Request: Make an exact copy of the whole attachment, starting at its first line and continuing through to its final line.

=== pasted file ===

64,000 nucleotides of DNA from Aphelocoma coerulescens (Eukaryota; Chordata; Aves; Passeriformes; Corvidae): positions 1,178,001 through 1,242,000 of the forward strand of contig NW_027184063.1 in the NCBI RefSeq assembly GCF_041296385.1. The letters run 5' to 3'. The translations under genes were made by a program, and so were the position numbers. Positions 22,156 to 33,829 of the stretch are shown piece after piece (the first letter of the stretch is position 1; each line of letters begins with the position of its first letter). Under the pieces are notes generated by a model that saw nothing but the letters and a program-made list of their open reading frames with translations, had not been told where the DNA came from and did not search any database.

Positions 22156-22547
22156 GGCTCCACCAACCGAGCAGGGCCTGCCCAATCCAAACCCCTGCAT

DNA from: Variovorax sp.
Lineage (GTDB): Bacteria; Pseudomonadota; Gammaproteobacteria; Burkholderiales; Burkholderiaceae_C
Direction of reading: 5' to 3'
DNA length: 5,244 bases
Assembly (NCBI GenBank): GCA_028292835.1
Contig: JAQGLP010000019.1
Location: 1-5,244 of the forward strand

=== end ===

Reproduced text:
64,000 nucleotides of DNA from Aphelocoma coerulescens (Eukaryota; Chordata; Aves; Passeriformes; Corvidae): positions 1,178,001 through 1,242,000 of the forward strand of contig NW_027184063.1 in the NCBI RefSeq assembly GCF_041296385.1. The letters run 5' to 3'. The translations under genes were made by a program, and so were the position numbers. Positions 22,156 to 33,829 of the stretch are shown piece after piece (the first letter of the stretch is position 1; each line of letters begins with the position of its first letter). Under the pieces are notes generated by a model that saw nothing but the letters and a program-made list of their open reading frames with translations, had not been told where the DNA came from and did not search any database.

Positions 22156-22547
22156 GGCTCCACCAACCGAGCAGGGCCTGCCCAATCCAAACCCCTGCAT

DNA from: Variovorax sp.
Lineage (GTDB): Bacteria; Pseudomonadota; Gammaproteobacteria; Burkholderiales; Burkholderiaceae_C
Direction of reading: 5' to 3'
DNA length: 5,244 bases
Assembly (NCBI GenBank): GCA_028292835.1
Contig: JAQGLP010000019.1
Location: 1-5,244 of the forward strand